”Since the last HMIC inspection ten years ago, the force has invested in specially training domestic abuse officers and we have trained 1,500 frontline officers who are most likely to deal with reports of domestic abuse."
Detective Supt Keelan added: ”Today’s report also commends the significant increase in the number of successful prosecutions for domestic abuse.
"This is testament to the close working relationships we have with our partner agencies and further plans are in place to forge even closer links with partners.
”We recognise there are areas for improvement and we will thoroughly review all of the points raised in the report in order to provide a better service for victims of domestic abuse.
"I would encourage anyone who suffers domestic abuse to come forward and our officers will do everything possible to help and support them.”
Home Secretary Theresa May announced she will chair a new national monitoring group, in response to one of the key recommendations made by the inspectors, to ensure every police force overhauls its approach to domestic violence.
There were 269,700 domestic abuse-related crimes in England and Wales between 2012 and 2013, the report said, with 77 women killed by their partners or ex-partners in the same period.
Inspectors singled out Greater Manchester, Bedfordshire, Cambridgeshire and Gloucestershire Police forces as being of particularly serious concern, while hailing Lancashire Police as having the best response to domestic abuse.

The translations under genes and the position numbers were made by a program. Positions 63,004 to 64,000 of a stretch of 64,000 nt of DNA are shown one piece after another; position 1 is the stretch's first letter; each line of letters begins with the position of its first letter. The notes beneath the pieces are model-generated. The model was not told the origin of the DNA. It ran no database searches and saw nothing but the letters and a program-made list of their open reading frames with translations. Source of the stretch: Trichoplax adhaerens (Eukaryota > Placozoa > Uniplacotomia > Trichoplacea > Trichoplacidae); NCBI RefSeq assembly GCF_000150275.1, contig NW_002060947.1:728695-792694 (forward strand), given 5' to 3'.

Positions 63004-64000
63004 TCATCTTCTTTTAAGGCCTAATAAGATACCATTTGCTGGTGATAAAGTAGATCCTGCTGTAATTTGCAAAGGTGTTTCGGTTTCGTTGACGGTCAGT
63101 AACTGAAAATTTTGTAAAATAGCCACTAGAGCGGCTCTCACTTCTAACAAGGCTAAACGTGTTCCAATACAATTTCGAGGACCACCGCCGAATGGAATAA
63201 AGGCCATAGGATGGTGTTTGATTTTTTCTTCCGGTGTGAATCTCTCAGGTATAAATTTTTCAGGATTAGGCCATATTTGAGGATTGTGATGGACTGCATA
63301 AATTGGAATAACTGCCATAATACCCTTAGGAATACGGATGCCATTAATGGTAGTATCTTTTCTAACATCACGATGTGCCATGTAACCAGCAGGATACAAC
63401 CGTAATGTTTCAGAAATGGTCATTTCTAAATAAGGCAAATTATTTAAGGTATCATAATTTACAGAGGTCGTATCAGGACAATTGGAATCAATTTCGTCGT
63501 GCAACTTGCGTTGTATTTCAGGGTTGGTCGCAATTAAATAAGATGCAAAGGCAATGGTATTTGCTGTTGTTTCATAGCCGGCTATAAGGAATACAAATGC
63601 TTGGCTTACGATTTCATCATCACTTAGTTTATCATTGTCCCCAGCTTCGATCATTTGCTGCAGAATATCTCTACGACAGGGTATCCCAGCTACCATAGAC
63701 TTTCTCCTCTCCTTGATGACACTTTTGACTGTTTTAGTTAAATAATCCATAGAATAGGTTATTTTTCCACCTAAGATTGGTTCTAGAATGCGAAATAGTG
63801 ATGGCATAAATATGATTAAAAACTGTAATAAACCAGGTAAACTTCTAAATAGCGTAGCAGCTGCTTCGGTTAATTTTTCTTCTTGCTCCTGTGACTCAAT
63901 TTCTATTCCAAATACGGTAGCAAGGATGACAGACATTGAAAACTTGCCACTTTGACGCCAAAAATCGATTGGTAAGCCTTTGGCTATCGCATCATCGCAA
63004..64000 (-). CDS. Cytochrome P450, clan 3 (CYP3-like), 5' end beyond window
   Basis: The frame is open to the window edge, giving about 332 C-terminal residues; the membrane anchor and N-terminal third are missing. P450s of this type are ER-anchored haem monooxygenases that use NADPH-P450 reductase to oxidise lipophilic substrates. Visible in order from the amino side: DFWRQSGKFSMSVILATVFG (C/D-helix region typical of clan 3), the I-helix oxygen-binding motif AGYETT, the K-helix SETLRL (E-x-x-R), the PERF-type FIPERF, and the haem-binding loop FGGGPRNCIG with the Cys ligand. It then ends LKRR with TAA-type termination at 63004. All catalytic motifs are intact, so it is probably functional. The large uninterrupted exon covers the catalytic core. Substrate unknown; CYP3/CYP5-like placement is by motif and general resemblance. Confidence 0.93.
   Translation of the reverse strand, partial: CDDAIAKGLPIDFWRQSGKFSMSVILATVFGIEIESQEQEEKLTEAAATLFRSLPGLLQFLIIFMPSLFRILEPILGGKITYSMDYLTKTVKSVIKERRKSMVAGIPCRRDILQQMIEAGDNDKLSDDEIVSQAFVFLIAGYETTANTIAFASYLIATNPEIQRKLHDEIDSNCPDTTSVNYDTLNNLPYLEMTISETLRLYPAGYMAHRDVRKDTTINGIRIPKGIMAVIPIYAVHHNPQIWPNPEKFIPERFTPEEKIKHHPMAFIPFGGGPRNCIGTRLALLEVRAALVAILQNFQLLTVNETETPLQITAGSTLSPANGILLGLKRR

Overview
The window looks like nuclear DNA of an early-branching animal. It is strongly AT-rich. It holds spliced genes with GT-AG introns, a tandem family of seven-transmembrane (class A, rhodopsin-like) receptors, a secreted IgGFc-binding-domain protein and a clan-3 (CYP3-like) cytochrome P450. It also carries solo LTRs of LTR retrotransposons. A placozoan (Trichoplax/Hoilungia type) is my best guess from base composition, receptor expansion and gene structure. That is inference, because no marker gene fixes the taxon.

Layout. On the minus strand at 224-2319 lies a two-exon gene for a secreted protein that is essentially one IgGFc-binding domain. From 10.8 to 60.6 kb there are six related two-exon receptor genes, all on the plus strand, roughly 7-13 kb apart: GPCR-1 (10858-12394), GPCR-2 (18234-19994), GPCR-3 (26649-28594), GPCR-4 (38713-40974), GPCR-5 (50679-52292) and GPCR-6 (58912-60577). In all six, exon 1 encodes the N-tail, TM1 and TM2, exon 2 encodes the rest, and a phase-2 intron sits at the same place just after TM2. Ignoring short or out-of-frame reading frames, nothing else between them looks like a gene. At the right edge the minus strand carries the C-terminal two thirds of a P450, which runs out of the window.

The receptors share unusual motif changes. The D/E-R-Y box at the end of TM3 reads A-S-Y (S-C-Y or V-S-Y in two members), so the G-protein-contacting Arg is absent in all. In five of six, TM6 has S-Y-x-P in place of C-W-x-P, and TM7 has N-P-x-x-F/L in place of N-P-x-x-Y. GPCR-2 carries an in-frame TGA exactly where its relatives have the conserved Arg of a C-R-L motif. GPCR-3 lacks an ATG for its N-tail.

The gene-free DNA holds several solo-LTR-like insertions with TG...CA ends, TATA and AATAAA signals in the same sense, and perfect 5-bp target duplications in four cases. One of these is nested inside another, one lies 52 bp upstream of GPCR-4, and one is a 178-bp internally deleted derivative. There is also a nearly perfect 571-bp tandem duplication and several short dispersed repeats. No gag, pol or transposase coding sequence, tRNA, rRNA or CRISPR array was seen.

Domestic abuse in Merseyside - The facts *
Calls for assistance
In Merseyside, domestic abuse accounts for 5% of calls to the police for assistance. The force was unable to provide the number of these calls that were from repeat victims.
Domestic abuse accounts for 5% of all recorded crime.
Assault with intent
Merseyside recorded 611 assaults with intent to cause serious harm, of these 119 were domestic abuse related. This is 19% of all assaults with intent to cause serious harm recorded for the 12 months to end of August 2013.
Assault with injury
The force also recorded 6,002 assaults with injury, of these 1,772 were domestic abuse related. This is 30% of all assaults with injury recorded for the 12 months to end of August 2013.
The force recorded 598 harassment offences, of these 341 were domestic abuse related. This is 57% of all harassment offences recorded for the 12 months to end of August 2013.
The force also recorded 1,356 sexual offences, of these 136 were domestic abuse related. This is 10% of all sexual offences recorded for the 12 months to end of August 2013.
On 31 August 2013 Merseyside had 2,002 active Domestic Abuse cases, 49% were high risk, 29% were medium risk, and 22% were standard risk.
For every 100 domestic abuse crimes recorded there were 86 arrests in Merseyside. For most forces the number is between 45 and 90.
Merseyside recorded 4, 817 domestic abuse related crimes for the 12 months to the end of August 2013. Of these crimes 47% resulted in a charge, 8% resulted in a caution and, 1% had an out of court disposal, for example a fixed penalty notice for disorderly conduct.